I’m literally on a book ride this year. It’s keeping me busy and entertained. In the past few weeks I feel like I have known so many people and their stories. It’s as if hundreds of short stories are spiralling in my head. Reading can bring that creative kick to you in a strangely deep manner.
I have seen a grumpy Ove narrate his life in ‘A man called Ove‘. This story of an old man’s failed attempts of ending his life after he loses his love to an inevitable death subtly nudges us to look at life of an old and how his loneliness makes even lovable people and things around him invisible. This tale by Fredrik Backman cracks open the life of an ordinary man with an extraordinary humour.
After, I dived into African short stories with ‘An elegy for Easterly‘ by Patina Gappah. They were raw, unfiltered and great telling of life in Africa. The social, political and economic situations are narrated in a style that anyone could connect to. I had an urge to read authors from Africa and this was a great start.
When I was in India I’d picked a few books and Garry Kasparov’s ‘Deep Thinking‘ was one among them. I picked this out of curiosity to understand his emotions and his process of battle against a silicon chip that would eventually learn to master his game. It was a very detailed narration on his journey in playing chess against and with computers. I took a few weeks to finish reading this, but, I was delighted to see his positive remarks about Artificial Intelligence. This read leaves us with a note that we should stop being scared of losing our jobs to robots, instead, we must focus on how to adapt and work with them. Are you watching the digital thefts and breach of privacy in the news especially in the context of country elections?, but, I do think it’s beyond elections and AI is influencing every day of everybody’s life. This read convinces us that we are in the process and such glitches are bound to happen.
I am a big fan of Ashwin Sanghi. His writing is like an Indian Dan Brown to me. His ‘Keepers of the Kalachakra‘ was brilliant to stir up my curiosity around space and time with an Indian historical and mythological referencing. I wait for his book every year and the read never disappoints me.
Mark Mason is a great blogger. When I read about his book ‘The subtle art of not giving a F*ck‘ through another blogger, I knew I had to read this. It just set things right for my over analysing and victim feeling part of brain. I appreciate when someone comes by straight to the point without having to be politically correct or weigh their words more than required, and his writing style worked for me as if it were a screwdriver repairing my faulty brain.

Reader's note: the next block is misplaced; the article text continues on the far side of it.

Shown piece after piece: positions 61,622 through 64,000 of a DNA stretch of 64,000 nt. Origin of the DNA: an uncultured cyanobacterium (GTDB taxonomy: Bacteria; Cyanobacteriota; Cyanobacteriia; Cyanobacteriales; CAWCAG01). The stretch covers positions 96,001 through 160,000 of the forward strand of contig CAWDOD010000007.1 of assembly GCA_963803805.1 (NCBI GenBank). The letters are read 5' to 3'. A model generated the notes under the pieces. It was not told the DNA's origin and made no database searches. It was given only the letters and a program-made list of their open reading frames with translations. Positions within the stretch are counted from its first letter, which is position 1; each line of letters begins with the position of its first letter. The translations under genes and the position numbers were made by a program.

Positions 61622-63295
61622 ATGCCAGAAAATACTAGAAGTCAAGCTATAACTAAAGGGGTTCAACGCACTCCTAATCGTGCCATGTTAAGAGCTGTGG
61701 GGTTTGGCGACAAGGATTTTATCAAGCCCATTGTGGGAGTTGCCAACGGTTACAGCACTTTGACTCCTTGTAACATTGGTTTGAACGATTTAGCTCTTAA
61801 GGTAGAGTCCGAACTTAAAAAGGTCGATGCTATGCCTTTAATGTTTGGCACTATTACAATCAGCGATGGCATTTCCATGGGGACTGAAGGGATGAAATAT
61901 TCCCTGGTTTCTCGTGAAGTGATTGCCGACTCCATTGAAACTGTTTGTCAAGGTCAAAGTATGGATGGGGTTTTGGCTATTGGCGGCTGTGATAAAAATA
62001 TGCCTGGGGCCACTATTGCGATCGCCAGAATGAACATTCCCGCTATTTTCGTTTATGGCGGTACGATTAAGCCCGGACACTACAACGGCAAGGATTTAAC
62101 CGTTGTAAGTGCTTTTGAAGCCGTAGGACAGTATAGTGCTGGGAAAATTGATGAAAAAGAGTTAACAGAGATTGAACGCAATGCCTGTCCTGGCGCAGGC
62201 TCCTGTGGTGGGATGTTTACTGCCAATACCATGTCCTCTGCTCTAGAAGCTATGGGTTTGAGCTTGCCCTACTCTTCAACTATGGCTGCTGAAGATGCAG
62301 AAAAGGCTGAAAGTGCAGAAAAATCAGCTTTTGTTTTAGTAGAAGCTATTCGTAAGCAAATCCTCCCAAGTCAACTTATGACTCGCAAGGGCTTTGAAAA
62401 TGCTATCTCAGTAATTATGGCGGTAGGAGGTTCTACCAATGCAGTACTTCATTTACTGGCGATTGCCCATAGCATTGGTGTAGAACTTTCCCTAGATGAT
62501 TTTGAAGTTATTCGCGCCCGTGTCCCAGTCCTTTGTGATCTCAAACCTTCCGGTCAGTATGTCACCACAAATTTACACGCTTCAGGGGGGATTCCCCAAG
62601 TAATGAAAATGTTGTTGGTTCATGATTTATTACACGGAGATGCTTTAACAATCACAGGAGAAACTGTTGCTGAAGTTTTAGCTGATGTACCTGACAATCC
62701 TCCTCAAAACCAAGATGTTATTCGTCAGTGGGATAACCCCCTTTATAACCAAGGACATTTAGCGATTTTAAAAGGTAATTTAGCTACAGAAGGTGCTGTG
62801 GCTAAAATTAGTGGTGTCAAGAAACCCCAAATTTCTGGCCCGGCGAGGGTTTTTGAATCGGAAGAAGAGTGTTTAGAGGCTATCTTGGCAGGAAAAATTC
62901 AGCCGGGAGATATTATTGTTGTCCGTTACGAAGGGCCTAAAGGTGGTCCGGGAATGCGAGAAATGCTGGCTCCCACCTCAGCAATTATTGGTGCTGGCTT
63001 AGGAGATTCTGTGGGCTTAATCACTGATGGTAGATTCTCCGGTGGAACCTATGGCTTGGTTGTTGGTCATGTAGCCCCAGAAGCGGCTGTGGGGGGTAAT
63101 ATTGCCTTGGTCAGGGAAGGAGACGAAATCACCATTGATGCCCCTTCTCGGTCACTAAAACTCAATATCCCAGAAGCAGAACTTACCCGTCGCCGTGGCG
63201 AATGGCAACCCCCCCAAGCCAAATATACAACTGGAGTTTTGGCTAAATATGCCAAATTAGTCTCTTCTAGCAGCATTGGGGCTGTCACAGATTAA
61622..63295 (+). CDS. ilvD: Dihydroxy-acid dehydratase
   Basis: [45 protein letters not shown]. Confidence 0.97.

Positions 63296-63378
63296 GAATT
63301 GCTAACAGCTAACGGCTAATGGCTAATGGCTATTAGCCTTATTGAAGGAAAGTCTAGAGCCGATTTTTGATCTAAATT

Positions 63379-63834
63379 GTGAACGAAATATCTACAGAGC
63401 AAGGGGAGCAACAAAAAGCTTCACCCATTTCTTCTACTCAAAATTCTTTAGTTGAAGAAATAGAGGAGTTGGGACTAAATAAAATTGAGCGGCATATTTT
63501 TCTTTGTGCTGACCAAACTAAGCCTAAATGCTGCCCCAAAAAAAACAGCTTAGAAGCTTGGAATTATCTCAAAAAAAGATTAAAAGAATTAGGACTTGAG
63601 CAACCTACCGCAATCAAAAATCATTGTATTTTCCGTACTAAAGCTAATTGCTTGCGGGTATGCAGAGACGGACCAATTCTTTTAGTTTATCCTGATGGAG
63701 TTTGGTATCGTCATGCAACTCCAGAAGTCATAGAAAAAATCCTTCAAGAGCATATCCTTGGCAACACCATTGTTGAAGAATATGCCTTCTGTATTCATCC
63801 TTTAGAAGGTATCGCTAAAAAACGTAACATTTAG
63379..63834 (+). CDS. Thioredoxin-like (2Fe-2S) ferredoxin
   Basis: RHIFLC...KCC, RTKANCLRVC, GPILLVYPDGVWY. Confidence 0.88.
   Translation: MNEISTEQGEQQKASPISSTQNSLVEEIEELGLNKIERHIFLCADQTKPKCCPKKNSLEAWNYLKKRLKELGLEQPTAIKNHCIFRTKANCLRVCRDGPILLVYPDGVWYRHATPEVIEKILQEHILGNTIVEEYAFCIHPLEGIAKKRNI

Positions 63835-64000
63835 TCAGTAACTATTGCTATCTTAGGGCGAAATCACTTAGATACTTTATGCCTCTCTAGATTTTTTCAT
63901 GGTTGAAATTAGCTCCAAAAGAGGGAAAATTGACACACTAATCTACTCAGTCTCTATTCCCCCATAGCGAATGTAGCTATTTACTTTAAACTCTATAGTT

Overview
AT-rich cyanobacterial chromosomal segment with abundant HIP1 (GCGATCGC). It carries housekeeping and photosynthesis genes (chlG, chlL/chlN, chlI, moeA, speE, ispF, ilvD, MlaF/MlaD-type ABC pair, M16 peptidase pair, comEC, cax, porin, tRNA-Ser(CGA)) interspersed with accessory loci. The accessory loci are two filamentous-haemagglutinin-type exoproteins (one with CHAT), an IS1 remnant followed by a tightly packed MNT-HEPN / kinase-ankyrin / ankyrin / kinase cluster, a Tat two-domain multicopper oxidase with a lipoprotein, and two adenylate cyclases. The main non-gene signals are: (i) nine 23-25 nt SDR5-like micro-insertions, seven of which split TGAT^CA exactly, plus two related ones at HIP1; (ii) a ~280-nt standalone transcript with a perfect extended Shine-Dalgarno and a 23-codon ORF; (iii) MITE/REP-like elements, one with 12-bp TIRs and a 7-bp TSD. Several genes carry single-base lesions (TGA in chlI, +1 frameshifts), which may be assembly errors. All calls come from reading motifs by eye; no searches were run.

A story of clones living their life to become donors, a possible future, left me questioning about ethics. ‘Never let me go‘ is my first of Kazuo Ishiguro’s work. It’s with lots of details creating a movie in your head as you read and maybe a reason why it feels slow, but, the impact it leaves is much deeper and far stronger.
I was recommended to read Soha Ali Khan’s ‘The Perils of being moderately famous‘ by my beloved kindle. I haven’t seen many of her films, but, I liked her performance in Rang de Basanti. I was beginning to wonder whether all the second generation actors who failed to make it big like their parents onscreen took to writing ? Twinkle Khanna and now Soha Ali Khan. I’m glad they did, they have such good flair for writing. Soha particularly mentions of her being moderately famous and I respect her even more for embracing it so gracefully and living her life.
I have begun to like reading short stories and essays and I bumped into Umesh Luthria’s ‘Coffee shorts: A story in every cup‘. What a delight reading this, I must say. It was the unusual witty twists and liners that I enjoyed the most.
Read a full length love story after a long time. Preeti Shenoy’s ‘Life is what you make it‘ is also an effort to break the stigmas around mental health issues. It was a quick read as if the author wanted to rush through chapters to reach the finish line. It felt as if it was tailored for readers who prefer limited words and bullet points. It had the context, but, didn’t have enough substance to hold through after putting it back in my bookcase.
I took to my friend B’s suggestion and have picked up Peter Allison’s ‘Whatever you do, don’t run‘. It brings me immense joy while reading his anecdotes on being a safari guide in Africa. Thanks to B, I got introduced to Peter Alison’s wonderful work – both, as a safari guide and a writer.
When I look back, this year has begun with good reads. What are you reading?